The epidemiological situation is worsening in Lithuania – the number of infections per 100 thousand capita within 14 days had fallen down to 220 but is back over 300 once again and Minister of Healthcare Arūnas Dulkys is cautioning that this indicator could rise to 400-500 in the next few weeks, lrytas.lt wrote in its editorial.
In such a case, further reductions in restrictions would be delayed and one would be just left hoping that the government will at least not expand restrictions again. Prior to Easter, control of movement between municipalities was reinforced, the quarantine expanded. It appears that the government finds itself in something of a trap where there is no good solution.
Naturally, former Prime Minister Saulius Skvernelis once again berated the government’s quarantine measures during an interview with Lietuvos Rytas – the restrictions have exhausted the people and there’s no light to be seen at the end of the tunnel that things will soon get better.
S. Skvernelis did not miss the opportunity to mock how, having criticised him regarding restrictions during the Seimas elections, the current ruling bloc can’t come up with anything else themselves now and are walking down their predecessors’ path. While they boasted of a 130-point plan, they did not present any real pandemic management scenario.
The former prime minister also highlighted that this government should find it easier to manage if for no other reason than how a quarter of the country’s people have already been vaccinated or have recovered from the coronavirus and are immune.
There’s truth to this. Furthermore, it would be odd if the opposition leader were to praise Prime Minister I. Šimonytė, who took over after him, especially given that the current ruling bloc continues to upbraid the previous government, talking about just how unbearable the burden it is that they inherited.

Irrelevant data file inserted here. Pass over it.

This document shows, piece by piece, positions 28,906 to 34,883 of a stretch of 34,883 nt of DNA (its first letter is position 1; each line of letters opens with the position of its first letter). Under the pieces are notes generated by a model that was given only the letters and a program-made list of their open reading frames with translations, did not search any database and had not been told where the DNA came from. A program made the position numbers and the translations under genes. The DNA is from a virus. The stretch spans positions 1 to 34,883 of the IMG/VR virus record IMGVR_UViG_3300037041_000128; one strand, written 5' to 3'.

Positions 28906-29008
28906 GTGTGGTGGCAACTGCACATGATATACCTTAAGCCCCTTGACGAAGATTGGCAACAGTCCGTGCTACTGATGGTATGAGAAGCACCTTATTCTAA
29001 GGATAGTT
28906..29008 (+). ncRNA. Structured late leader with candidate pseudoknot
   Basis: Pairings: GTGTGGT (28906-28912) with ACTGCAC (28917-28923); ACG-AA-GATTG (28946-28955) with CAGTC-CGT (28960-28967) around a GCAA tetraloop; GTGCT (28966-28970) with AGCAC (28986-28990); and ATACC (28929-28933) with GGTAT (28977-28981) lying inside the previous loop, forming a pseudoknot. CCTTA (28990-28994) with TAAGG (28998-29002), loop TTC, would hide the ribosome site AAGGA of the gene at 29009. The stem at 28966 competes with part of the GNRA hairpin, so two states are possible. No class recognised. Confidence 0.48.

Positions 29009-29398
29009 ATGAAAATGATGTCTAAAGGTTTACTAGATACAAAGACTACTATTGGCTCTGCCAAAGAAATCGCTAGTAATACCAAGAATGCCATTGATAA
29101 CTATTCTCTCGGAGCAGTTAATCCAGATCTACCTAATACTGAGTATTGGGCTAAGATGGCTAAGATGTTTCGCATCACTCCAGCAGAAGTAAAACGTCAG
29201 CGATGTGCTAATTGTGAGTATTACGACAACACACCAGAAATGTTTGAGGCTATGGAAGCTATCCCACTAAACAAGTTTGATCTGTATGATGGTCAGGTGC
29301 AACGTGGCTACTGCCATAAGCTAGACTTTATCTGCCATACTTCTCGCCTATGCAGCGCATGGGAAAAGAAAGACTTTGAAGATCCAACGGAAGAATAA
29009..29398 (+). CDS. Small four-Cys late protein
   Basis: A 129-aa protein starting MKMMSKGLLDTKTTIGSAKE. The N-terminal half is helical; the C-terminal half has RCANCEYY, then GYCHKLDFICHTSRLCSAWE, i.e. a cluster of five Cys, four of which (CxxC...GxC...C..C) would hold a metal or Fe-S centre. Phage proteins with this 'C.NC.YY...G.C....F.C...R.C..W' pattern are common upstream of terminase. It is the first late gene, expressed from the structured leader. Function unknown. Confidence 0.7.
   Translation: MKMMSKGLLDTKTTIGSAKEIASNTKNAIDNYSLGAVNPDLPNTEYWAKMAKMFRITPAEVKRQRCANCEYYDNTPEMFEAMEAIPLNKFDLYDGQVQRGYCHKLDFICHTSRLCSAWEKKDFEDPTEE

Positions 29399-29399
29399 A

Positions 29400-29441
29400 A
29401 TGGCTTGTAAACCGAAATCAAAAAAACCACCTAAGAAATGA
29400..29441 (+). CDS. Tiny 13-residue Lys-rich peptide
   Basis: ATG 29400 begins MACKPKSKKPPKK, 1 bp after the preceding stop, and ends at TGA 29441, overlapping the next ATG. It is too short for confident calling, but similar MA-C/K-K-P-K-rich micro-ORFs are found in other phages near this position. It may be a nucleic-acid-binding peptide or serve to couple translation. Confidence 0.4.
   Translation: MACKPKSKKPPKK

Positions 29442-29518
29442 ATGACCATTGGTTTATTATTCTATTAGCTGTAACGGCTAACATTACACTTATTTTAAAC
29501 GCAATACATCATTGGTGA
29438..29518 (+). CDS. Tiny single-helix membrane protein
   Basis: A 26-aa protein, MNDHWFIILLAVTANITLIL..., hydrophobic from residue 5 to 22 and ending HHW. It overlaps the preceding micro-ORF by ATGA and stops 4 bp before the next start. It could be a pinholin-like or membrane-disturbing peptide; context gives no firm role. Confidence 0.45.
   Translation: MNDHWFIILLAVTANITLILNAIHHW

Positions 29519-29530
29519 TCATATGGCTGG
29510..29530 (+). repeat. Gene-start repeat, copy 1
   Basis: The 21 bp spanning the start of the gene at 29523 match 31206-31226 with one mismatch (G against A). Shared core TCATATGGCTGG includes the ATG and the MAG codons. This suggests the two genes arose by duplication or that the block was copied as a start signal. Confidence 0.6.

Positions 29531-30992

One could say that I. Šimonytė is now facing criticism for the same things that S. Skvernelis was. After a closer look, both governments have actually been using fairly similar strategies and tactics for combatting the pandemic.
On the other hand, one can also agree with analysts who say that the government has to choose between bad and worse.
Political scientist Š. Liekis pointed out how the public met with hostility the government’s decision to extend the quarantine and reinforce mobility restrictions over the Easter celebrations.
The government will apparently lose some popularity over this; popularity, which is already not at a peak anyway. However, the choice was to either loosen the restrictions and risk that the pandemic will rampage to the point that everything except grocery stores will have to be shut again or continue the quarantine with stricter mobility restrictions and, of course, anger the people in doing this.
Even politicians constantly thinking about their popularity ratings, it is probably better to opt to anger the public during the holidays than being crucified for a long time over failing to contain the pandemic, especially if its wave could take with it numerous lives.